The prison industry is a lucrative business. One of the leading sources of the criminal justice system is the regularity in which mass incarceration is funded and normalized. The expansion of prisons demands the influx of incarcerated Black bodies, just as slave owners profited from owning slaves. There are more people behind bars in the United States, than any other country in the world.
The War on Drugs was a racial conspiracy organized in the early 1970s to the late 1980s, by Richard Nixon drawn out by Ronald Reagan. The launch of illegal drugs within impoverished Black communities, particularly crack cocaine lead to systematically criminalize Black folks for nonviolent drug offenses (the Rockefeller Drug Laws).
In 1986, Congress passed the Anti-Drug Abuse Act which implemented mandatory minimum prison sentences for drug offenses – if one were caught with 5 grams of crack cocaine, they were sentenced to at least five years imprisonment and if caught with 5000 grams of powder cocaine, along with 50 grams of crack then one was sentenced to 10 years imprisonment.
The American government intentionally furthers mass incarceration amongst individuals from under-resourced and hyper-policed communities, offering harsh penalties instead of actually fighting the epidemic of drugs, like they claim.
As government officials continue to identify Black folks as “super-predators”, dangerous and violent criminals, they are sold to big corporations that invest in prison labor for extremely low wages. Instead of divesting in prisons, the government and private companies continue to profit in a system that oppresses us.
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Un-ironically, the investors who expect free labor from incarcerated inmates, are opposed to providing
them with sustainable employment and wages once they get outside.
In truth, mass incarceration mocks slave plantations. Black folks are waking up in cells with inhumane conditions, while every second of their day is dictated by prison guards. They are locked away in solitary confinement for days, or even months – deliberately designed for isolation. Prisoners are fighting fires all over the nation without receiving adequate care and conditions and this system is taking away lives because America is excited by lies of violent Black pathologies.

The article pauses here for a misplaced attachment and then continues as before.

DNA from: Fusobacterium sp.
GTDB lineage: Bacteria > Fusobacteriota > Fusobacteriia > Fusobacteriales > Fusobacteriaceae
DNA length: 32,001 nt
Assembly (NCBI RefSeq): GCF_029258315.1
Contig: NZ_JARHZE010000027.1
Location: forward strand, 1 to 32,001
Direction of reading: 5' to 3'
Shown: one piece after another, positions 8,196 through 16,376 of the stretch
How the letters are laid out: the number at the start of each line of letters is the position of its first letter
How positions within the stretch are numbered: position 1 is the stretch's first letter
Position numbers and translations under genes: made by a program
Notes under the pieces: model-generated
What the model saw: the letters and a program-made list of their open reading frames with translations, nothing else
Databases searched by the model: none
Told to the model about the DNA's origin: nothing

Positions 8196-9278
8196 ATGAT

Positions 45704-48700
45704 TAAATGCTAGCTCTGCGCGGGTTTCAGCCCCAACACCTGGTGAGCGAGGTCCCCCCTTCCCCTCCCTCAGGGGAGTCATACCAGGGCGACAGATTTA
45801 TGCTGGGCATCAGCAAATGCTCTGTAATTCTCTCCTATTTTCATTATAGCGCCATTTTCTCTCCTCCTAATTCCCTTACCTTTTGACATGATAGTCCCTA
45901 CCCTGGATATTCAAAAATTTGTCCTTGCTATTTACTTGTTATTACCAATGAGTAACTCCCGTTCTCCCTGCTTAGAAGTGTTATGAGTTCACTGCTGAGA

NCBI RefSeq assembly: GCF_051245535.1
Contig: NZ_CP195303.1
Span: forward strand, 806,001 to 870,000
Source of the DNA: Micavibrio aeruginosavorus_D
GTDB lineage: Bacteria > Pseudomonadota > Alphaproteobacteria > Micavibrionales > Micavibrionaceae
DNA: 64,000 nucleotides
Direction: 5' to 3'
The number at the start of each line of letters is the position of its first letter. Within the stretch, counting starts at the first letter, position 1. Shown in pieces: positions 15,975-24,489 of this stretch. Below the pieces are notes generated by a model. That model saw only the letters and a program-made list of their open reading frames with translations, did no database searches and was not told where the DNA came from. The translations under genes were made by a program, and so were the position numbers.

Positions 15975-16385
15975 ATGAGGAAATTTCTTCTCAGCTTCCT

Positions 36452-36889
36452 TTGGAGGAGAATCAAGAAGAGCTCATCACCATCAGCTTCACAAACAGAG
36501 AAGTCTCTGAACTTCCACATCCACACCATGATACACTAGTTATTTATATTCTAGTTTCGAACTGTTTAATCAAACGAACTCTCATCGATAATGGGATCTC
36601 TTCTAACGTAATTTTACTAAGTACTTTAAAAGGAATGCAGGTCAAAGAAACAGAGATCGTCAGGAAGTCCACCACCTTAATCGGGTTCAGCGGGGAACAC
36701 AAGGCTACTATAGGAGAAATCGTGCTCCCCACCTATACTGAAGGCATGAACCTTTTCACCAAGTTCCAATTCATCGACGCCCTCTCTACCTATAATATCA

Mass incarceration is an intentional (and unfortunately successful) attempt at maintaining power. The businesses, education, resources, rights and lands that fuel this are in the hands of white supremacists. They are also a direct result of racism and an attempt to ensure that Black folks would “transition” out of slavery without a dime.
Until we create alternative conditions, the prison industrial complex will continue to flourish for those who designed it. Black folks do not impose a threat to society, we are its backbone. Without us, this nation would crumble.
Cheryldean Peters is a freelance writer from Toronto, who writes poetry, short stories, personal essays and editorials. She’s passionate about storytelling, self-care and spends most of her time striving to exude love. She enjoys reading about black history, and discussing the importance of individual growth.